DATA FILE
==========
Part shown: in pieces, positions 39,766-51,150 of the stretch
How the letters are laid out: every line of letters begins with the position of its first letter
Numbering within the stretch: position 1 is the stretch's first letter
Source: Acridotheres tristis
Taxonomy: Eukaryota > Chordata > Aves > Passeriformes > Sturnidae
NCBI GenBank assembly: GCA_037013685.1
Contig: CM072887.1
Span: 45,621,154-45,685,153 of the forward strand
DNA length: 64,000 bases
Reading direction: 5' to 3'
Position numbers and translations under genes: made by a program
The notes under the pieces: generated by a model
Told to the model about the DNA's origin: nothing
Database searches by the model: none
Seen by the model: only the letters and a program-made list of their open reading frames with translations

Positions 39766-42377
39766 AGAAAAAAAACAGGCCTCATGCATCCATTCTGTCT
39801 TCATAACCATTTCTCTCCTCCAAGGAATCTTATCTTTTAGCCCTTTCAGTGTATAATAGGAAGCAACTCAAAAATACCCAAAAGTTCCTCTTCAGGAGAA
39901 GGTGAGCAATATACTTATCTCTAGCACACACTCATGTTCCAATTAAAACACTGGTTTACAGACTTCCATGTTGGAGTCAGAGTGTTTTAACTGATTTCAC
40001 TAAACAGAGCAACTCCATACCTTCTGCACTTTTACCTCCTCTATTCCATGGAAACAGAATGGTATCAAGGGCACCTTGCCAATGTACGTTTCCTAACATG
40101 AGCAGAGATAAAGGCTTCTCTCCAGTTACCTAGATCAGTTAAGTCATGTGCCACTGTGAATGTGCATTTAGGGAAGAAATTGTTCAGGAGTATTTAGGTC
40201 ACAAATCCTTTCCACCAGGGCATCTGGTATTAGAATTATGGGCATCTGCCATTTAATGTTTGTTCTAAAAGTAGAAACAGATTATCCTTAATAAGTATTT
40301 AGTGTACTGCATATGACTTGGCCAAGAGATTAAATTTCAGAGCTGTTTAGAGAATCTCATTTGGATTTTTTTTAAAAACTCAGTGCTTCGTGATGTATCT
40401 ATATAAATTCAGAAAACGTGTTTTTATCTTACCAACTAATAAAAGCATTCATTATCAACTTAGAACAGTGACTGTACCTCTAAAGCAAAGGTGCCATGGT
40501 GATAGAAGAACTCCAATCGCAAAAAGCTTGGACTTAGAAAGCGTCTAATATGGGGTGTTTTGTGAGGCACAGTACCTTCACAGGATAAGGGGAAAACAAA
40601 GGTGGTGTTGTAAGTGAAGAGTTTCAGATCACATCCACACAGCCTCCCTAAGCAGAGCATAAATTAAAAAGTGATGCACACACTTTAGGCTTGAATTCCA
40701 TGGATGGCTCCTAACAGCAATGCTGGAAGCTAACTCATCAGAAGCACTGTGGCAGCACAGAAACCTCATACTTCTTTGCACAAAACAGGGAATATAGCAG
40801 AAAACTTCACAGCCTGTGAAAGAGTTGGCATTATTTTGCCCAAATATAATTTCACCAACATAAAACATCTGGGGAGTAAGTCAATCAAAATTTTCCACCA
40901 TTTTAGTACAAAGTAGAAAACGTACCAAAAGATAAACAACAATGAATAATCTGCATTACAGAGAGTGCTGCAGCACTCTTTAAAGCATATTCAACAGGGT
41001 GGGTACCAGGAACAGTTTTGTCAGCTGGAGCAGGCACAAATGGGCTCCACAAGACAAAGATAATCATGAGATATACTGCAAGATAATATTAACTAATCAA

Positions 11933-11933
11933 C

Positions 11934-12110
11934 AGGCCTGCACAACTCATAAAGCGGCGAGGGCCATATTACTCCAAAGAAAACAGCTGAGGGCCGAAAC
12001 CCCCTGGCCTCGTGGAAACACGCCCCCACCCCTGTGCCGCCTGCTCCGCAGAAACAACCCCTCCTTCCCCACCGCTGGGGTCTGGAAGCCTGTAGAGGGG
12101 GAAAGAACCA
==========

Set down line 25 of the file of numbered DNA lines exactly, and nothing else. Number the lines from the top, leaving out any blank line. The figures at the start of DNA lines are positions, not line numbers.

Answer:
40501 GATAGAAGAACTCCAATCGCAAAAAGCTTGGACTTAGAAAGCGTCTAATATGGGGTGTTTTGTGAGGCACAGTACCTTCACAGGATAAGGGGAAAACAAA